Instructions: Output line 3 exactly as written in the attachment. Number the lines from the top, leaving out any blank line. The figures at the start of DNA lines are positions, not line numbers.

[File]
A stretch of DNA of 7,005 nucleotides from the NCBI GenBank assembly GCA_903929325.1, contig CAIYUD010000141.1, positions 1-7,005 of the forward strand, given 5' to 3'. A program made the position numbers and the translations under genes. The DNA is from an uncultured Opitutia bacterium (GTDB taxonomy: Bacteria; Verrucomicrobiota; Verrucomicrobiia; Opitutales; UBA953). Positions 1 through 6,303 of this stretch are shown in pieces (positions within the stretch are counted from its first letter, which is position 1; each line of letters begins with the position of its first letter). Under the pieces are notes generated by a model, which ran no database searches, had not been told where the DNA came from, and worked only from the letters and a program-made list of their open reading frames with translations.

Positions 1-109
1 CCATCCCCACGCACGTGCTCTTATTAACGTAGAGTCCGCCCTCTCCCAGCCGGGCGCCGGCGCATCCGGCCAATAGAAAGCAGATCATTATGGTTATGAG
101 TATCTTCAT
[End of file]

1 CCATCCCCACGCACGTGCTCTTATTAACGTAGAGTCCGCCCTCTCCCAGCCGGGCGCCGGCGCATCCGGCCAATAGAAAGCAGATCATTATGGTTATGAG